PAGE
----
Cracking the Second One-

We are in southern France, attempting to find some vestiges of the summer we felt cheated of in the UK.

I had also meant, whilst here to attempt to get the first draft of Novel 2 knocked off. In the event it’s proving more difficult than I’d imagined, for a number of reasons.

When I wrote the first novel I thought it was hard; now I realise that it was a proverbial walk in the park compared to the wild, flapping, untameable story that is the second book. Novel 1[ The Year of Familiar Strangers] ’s central character is loosely based around a person I knew in the past and many of the episodes in the story are real incidents that only needed a little embellishment, a little alteration, to form the basis of what I still consider to be a ripping yarn. Several of the peripheral characters were also lifted from real life and very little invention was needed. I even had the locations in my head [no surprise that much of it is set in France!].

Novel 2 is as different to 1 as a toothbrush to a vacuum cleaner. All of the characters are inventions. I’ve had to get to know them as the story has progressed, never sure if their actions are true to type or too far-fetched for credibility. The plot continues to escape my direction, twisting and turning and having a mind of its own. The nearer I think I’m getting to the denouement the longer it appears to be taking to crack it. There is a constant need to refer back in the text to ensure continuity and half the time I forget who did what, and when. I want to tie the ends up, bring the threads together in some semblance of logic, a conclusion that leads the reader to say ‘Ah, so that was why/where/ what, but like Alice, every step I take goes in the opposite direction to where I want to go.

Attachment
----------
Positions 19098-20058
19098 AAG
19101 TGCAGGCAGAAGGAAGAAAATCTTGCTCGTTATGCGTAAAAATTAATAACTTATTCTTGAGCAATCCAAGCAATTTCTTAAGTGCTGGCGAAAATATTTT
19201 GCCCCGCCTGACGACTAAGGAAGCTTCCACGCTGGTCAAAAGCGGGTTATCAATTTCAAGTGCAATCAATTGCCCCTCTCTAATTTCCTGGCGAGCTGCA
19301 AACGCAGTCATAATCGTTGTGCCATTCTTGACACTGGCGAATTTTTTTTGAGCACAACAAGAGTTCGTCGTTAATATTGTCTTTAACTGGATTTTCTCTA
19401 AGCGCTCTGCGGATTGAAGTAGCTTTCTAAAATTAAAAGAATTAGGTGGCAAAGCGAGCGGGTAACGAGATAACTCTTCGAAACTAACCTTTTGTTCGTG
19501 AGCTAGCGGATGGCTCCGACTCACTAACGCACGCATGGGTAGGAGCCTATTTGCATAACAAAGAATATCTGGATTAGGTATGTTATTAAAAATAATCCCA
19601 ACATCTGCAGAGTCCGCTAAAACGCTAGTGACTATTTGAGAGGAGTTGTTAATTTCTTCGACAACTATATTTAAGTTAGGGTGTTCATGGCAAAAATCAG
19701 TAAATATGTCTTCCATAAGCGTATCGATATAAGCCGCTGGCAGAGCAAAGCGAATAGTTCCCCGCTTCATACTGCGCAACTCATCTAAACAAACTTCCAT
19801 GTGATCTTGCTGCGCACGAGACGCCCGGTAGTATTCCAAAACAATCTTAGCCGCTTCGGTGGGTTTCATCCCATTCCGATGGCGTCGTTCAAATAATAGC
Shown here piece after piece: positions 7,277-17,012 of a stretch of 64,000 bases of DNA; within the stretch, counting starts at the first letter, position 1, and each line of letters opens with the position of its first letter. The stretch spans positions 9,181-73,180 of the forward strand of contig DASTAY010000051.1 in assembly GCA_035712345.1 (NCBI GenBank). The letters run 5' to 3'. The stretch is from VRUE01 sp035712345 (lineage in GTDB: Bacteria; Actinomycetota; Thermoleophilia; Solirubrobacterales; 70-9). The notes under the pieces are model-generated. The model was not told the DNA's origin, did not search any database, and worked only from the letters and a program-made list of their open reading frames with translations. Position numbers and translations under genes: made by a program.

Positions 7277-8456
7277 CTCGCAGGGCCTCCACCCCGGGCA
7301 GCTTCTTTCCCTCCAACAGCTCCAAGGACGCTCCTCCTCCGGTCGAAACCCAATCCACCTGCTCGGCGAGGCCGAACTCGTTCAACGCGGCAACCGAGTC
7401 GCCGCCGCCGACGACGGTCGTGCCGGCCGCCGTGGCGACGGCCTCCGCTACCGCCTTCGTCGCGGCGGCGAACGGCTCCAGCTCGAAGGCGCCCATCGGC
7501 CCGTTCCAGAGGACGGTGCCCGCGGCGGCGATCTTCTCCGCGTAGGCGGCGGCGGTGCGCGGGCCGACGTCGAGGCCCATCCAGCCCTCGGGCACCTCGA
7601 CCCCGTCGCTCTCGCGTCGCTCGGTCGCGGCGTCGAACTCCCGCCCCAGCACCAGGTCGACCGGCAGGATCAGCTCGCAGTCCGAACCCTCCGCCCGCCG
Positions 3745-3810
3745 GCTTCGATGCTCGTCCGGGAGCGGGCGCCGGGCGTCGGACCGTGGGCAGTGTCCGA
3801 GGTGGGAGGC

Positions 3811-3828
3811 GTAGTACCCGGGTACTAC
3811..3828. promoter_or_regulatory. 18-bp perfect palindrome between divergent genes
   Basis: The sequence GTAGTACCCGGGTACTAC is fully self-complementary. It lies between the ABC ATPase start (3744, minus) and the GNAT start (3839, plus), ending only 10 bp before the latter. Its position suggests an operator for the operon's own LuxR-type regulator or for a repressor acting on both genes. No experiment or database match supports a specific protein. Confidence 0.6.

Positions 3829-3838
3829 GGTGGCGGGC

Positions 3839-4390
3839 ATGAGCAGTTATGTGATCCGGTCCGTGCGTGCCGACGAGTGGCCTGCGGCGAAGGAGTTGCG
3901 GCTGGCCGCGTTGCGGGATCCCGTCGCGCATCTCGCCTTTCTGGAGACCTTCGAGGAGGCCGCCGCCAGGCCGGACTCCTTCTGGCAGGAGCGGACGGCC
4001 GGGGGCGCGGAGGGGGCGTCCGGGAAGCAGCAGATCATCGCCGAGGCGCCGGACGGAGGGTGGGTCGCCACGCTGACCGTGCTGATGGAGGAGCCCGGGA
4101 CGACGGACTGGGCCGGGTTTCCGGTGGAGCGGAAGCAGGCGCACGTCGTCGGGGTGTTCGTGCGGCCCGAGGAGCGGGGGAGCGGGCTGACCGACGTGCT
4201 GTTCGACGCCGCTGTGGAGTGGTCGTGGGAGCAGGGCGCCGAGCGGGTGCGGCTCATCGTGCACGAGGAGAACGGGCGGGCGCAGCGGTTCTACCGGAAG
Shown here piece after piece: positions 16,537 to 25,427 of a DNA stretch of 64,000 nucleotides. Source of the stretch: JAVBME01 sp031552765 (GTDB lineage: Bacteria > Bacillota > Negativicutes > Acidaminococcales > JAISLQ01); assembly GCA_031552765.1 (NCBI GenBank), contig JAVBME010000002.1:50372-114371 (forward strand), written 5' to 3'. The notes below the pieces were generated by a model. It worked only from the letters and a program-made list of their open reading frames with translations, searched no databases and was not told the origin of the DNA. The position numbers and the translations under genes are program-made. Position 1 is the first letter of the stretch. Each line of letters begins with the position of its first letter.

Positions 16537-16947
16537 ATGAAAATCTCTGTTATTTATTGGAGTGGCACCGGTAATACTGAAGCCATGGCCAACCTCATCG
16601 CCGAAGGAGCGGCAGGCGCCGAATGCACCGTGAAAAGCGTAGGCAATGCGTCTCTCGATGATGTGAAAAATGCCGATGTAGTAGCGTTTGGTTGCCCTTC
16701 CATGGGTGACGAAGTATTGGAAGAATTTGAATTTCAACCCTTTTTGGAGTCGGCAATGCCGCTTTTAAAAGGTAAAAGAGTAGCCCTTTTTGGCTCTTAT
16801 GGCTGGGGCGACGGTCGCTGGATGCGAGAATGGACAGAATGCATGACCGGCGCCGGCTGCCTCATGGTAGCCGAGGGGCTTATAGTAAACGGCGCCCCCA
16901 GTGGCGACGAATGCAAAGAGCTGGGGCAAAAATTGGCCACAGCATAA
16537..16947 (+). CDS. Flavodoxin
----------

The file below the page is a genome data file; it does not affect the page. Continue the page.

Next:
A further difficulty is that having chosen to set the novel in the moderately near future and then taking too long to write it leads to ideas getting high-jacked by reality. Did George Orwell have this problem with 1984? I am now loath to tie it down to any date due to the rapid technological developments that are catching up with-and in some instances overtaking those in my novel! This is frustrating-technology moves along faster than my novel-writing! And the future is BIG. HUGE! It is a mistake to try and corral it into a novel.

Choosing to hand-write the last section hasn’t helped. Having visualised sitting in the sun scribbling away and penning the final words with a flourish I’m contending with strong breezes, insects and the lure of cycling, walking and sightseeing. Ah yes-I should be so driven as to eschew such pleasures. This morning we woke to rain, so if you will excuse me I can’t be frittering away my time on frivolous blog-writing; I need to get on before any more innovations come in…